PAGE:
In putting together Monday’s post on Chile, I played around with some demographic information courtesy of Gapminder, a program I downloaded a few weeks ago. I’d been looking for an excuse to use it.
Gapminder describes itself as “unveiling the beauty of statistics for a fact based world view.” Clearly, Hans Rosling, Gapminder’s creator, is a geek. I know many people–some of them social science types–who would never use the words “beauty” and “statistics” in the same sentence. But when Rosling uses statistics, they’re more than rows of digits; the Gapminder software makes data visual on maps and charts by using color, size and position to indicate relative quantities. And as you’ll see in the video, the data can dance on your monitor, as it plays like a movie over decades or (if there’s data available) centuries.
The first time I saw the Internet–many, many years ago–I thought I’d died and discovered that heaven is a really great library. Unfortunately I soon discovered that this library was growing faster than my time and energy were able to keep up with.
Enter bookmarks. Enter “save as…” Enter tabbed browsers. (Last week I discovered I had 88 tabs open in Firefox.) Enter RSS subscriptions. If it were a physical pile of TBR (to be read) books like the one on my coffee table, it would have engulfed the eastern United States by now.
No, I haven’t found a solution, but I have a new tool and it works for some situations. Read It Later is a simple plug-in that works with your web browser or mobile device so that you can save a web page to read later. It stores pages locally so they are accessible whether your are online or offline.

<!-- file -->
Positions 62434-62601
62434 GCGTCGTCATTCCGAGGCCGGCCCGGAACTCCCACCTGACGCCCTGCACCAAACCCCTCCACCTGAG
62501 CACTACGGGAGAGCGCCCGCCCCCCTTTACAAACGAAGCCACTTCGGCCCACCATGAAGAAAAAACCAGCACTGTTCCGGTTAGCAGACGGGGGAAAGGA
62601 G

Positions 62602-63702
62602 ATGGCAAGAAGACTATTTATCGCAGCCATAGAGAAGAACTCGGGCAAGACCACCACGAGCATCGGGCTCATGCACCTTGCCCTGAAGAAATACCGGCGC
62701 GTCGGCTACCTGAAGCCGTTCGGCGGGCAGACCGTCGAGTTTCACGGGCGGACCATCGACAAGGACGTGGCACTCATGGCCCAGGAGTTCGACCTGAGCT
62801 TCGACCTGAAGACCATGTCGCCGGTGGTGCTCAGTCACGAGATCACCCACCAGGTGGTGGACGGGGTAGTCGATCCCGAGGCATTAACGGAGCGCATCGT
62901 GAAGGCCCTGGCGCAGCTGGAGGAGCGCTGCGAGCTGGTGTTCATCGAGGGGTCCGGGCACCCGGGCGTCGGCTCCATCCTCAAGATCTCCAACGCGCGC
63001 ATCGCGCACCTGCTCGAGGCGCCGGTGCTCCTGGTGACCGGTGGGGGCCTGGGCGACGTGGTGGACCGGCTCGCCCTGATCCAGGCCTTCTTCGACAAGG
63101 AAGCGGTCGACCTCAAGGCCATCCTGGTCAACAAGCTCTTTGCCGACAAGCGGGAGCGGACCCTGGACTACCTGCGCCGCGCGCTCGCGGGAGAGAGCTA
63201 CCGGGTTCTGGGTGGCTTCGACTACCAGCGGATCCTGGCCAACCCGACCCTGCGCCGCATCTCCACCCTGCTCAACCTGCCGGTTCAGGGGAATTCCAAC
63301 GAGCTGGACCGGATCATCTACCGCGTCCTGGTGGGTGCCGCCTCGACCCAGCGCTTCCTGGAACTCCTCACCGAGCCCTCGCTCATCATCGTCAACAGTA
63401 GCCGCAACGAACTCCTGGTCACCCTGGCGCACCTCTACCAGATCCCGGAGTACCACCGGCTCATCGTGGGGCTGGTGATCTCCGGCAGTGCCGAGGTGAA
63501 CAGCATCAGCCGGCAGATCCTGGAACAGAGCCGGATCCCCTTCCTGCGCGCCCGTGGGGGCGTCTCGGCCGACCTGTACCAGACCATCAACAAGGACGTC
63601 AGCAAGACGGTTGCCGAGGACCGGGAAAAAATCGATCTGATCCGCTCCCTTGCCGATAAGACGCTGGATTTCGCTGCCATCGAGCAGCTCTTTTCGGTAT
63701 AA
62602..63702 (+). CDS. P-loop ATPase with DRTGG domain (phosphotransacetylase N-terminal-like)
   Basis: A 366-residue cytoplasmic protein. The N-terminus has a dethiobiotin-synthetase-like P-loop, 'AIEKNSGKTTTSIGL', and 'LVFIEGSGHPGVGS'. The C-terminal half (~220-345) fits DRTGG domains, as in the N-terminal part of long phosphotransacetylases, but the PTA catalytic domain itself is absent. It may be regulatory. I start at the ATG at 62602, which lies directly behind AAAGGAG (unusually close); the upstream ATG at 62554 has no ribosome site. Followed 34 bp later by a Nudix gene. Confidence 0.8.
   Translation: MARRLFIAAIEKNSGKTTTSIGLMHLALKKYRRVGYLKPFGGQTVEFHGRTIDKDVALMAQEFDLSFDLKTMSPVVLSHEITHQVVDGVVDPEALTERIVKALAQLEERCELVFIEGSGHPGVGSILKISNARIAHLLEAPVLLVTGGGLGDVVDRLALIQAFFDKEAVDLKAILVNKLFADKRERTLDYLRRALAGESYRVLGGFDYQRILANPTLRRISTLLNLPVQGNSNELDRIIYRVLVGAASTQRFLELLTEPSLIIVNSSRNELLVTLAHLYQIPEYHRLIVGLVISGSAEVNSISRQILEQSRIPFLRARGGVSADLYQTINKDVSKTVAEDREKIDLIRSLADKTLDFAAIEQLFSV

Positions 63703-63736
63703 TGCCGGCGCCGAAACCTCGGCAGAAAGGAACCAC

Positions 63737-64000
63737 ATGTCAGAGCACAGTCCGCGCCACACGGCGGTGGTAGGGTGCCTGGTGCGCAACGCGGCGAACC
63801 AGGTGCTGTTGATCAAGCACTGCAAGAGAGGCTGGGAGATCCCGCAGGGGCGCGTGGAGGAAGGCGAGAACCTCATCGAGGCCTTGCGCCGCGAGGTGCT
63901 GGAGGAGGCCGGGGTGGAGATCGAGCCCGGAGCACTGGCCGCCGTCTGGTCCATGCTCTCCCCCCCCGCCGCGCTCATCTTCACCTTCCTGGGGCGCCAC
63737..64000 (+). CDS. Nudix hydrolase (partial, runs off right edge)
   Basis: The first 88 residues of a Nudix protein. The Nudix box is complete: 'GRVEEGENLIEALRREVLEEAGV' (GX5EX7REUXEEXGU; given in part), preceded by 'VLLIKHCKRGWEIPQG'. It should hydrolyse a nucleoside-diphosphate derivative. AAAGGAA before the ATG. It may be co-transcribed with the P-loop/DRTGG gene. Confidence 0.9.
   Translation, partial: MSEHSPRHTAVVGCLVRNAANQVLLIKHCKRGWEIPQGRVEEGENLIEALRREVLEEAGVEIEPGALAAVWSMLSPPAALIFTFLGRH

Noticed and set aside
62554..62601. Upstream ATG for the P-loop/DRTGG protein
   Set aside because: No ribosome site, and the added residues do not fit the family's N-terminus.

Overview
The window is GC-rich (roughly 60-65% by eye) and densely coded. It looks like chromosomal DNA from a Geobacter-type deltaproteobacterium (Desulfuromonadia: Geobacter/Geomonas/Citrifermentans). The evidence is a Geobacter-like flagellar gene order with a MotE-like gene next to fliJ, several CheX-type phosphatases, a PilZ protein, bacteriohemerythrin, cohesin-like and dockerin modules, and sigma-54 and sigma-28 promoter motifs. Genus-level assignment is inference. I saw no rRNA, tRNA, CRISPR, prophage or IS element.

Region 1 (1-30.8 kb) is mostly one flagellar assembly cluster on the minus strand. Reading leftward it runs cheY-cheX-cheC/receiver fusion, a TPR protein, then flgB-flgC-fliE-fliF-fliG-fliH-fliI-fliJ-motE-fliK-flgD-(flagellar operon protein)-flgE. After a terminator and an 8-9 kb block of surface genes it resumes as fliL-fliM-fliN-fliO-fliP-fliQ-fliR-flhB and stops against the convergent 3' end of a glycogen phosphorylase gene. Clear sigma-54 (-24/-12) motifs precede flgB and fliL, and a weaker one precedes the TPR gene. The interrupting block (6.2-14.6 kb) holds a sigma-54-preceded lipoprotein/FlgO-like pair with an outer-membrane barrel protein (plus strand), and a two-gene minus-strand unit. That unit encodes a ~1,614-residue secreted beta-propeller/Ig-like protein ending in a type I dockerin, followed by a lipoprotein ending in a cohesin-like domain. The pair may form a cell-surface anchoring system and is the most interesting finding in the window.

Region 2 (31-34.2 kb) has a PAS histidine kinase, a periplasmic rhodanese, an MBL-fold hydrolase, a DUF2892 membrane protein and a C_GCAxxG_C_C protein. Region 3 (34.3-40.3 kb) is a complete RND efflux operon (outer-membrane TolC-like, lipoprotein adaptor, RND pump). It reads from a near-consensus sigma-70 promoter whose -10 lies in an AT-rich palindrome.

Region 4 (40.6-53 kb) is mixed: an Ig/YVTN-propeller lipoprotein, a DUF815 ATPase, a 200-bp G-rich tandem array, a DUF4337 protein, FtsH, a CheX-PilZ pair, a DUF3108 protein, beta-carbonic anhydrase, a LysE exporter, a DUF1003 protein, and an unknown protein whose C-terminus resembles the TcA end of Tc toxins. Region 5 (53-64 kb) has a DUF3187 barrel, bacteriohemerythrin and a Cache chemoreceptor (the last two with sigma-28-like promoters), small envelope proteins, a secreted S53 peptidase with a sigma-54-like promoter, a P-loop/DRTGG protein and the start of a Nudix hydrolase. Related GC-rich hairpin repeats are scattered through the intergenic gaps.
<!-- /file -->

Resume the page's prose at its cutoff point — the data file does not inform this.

Never judge a book by its cover. Never judge a person by his or her online avatar.
When I placed a library hold on Being Virtual: Who You Really Are Online by Davey Winder [new link], I expected advice on enhancing one’s online persona. Well, sort of…. True to its theme, this book is not what I expected, but much more interesting than a how-to.
Winder writes about the differences and similarities between who we are when we interact in cyberspace and who we are in person. He shares his own experience discovering virtual communities (back to the days of online bulletin boards and FidoNet) after suffering an attack of viral encephalitis that left his body largely paralyzed. “Getting online wasn’t easy, nor cheap, but it was all I had,” Winder writes of his explorations soon after being released from the hospital. His body was limited by paralysis and the physical barriers that impeded his wheelchair, but his mind roamed freely in cyberspace. Eventually improved technology and Winder’s hard-won experience led him to complex online worlds such as There.com and SecondLife.